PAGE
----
Investors scramble to calculate Hurricane Ida’s impact on US oil, gas

Hurricane Ida has slammed energy production on the US Gulf coast, causing the evacuation of more than half of the platforms and rigs in the Gulf of Mexico, according to the Bureau of Safety and Environmental Enforcement (BSEE).

Investors signaled that the outages could drive up US petrol prices in coming weeks, as the means of turning crude oil into major byproducts is severely limited by the hurricane and its aftermath.

US petrol prices rose more than 3 per cent as investors tried to work out how long it would take to get major oil refineries running again.

The hurricane, which landed as a category 4 storm, before being downgraded to a tropical storm by the National Hurricane Center, has been declared a major disaster by President Joe Biden.

Industry and BSEE estimates suggested that more than 90 per cent of gas and oil production in the Gulf of Mexico has been shut down, according to an update issued Sunday.

The area accounts for 17 per cent of US crude oil production and 5 per cent of its natural gas, according to figures from the US’ Energy Information Administration. But, as crucial is the zone’s other major energy activity: refining 45 per cent of US petroleum, and processing 51 per cent of the country’s natural gas.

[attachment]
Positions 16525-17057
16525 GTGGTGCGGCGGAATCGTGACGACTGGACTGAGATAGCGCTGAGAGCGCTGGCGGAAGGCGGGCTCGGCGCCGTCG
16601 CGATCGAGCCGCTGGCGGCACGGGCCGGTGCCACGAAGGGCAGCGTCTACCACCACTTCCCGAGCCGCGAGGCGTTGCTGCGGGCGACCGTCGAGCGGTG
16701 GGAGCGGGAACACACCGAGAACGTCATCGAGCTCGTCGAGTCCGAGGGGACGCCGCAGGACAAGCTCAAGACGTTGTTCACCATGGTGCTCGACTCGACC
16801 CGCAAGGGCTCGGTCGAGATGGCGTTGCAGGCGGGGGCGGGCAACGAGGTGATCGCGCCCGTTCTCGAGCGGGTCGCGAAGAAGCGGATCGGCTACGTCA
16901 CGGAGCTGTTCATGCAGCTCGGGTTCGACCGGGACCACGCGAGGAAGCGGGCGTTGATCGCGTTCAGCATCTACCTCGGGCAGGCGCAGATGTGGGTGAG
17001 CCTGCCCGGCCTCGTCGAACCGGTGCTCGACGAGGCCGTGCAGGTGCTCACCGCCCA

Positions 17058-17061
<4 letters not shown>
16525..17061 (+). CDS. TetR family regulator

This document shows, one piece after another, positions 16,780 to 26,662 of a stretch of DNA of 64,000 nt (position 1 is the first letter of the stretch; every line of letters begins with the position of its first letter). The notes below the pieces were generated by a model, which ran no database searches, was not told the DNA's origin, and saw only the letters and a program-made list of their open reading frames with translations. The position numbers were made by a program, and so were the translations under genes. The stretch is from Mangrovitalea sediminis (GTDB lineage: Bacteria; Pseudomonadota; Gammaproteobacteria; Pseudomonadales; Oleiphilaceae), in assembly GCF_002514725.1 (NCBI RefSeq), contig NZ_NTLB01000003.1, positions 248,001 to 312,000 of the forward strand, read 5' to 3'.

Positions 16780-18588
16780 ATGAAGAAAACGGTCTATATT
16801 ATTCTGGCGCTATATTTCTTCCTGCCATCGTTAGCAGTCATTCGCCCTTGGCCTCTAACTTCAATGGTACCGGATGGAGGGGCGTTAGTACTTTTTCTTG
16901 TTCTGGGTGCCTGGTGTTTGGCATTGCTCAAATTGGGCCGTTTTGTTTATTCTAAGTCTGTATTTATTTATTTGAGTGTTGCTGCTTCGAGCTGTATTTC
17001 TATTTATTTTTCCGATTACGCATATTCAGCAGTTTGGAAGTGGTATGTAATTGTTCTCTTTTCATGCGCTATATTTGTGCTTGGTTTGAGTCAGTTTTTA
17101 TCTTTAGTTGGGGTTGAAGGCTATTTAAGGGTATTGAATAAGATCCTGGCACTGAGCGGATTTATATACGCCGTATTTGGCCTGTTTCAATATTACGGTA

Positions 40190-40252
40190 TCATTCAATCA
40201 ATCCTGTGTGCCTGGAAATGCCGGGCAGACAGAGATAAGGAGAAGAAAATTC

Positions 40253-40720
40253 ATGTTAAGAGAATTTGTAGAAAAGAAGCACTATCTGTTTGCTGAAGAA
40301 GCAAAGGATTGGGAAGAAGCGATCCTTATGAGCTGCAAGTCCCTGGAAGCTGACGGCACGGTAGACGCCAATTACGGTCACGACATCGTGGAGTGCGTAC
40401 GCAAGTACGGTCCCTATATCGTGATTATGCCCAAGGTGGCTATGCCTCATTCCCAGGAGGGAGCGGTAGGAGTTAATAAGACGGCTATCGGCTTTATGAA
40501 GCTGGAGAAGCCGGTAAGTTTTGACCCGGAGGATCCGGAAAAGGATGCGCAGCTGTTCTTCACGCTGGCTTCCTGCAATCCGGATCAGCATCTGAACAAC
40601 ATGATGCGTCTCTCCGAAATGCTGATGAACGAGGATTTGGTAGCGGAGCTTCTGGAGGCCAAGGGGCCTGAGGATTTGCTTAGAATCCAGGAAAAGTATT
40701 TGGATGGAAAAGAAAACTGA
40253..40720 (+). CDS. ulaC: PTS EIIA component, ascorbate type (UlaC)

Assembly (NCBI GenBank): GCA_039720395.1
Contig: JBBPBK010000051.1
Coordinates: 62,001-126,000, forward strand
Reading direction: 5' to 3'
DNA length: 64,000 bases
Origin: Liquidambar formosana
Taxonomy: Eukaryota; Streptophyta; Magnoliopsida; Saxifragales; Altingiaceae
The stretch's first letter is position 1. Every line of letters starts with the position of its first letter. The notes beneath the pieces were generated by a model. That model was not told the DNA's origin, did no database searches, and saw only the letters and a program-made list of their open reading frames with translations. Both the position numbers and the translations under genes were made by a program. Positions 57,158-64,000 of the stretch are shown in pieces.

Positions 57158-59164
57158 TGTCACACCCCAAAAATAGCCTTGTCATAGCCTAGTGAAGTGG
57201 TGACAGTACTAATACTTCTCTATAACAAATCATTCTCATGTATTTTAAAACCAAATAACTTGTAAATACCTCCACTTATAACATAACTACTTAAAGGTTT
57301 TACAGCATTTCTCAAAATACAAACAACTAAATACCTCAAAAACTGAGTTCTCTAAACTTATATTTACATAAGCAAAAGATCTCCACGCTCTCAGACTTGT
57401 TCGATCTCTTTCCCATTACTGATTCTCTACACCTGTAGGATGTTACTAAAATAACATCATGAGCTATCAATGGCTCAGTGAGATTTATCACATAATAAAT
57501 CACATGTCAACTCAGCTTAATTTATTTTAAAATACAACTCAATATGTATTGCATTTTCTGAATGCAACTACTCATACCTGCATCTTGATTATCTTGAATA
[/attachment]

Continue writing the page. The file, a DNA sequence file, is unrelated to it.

More than 1 million people are without energy in Louisiana and a further nearly 100,000 are also facing outages in Mississippi according to tracking website PowerOutage.US.

But it is still too early to determine whether or not the impact from Ida will be as severe as Hurricane Katrina which hit the region 16 years ago.

A sense of uncertainty among commodity investors was underscored by early divergence in oil prices and refined products on Monday after major oil benchmarks had climbed over 10 per cent last week, ahead of Ida’s landfall.

While petrol prices often correlate with their source, crude oil, a gap between the amount of oil extracted and the ability to turn it into byproducts, such as petrol, can temporarily change that relationship as investors try to gauge the long-term impacts from weather events.

US petrol and heating futures rose Monday, but prices for US crude oil wavered ahead of US market open, while Brent crude, a global oil benchmark ticked lower.

There are other factors at play too, with the OPEC cartel of oil producers expected to agree to increasing oil supply on Wednesday, dampening price rises. Meanwhile, Jerome Powell, head of the US Federal Reserve which sets the nation’s interest rates avoided saying – as some investors had feared – that the central bank’s efforts to support the economy with bond-buying would be tapered imminently.

Instead, at last week’s Jackson Hole symposium, he noted that positive economic signals had to be set against “the further spread of the Delta variant”, indicating that tapering efforts might come later in this year.

And while the oil price rises ahead of Ida’s landfall were “nothing new”, “every Hurricane is different and brings uncertainty for the region that contributes heavily to US output,” said Craig Erlam, senior market analyst at OANDA.


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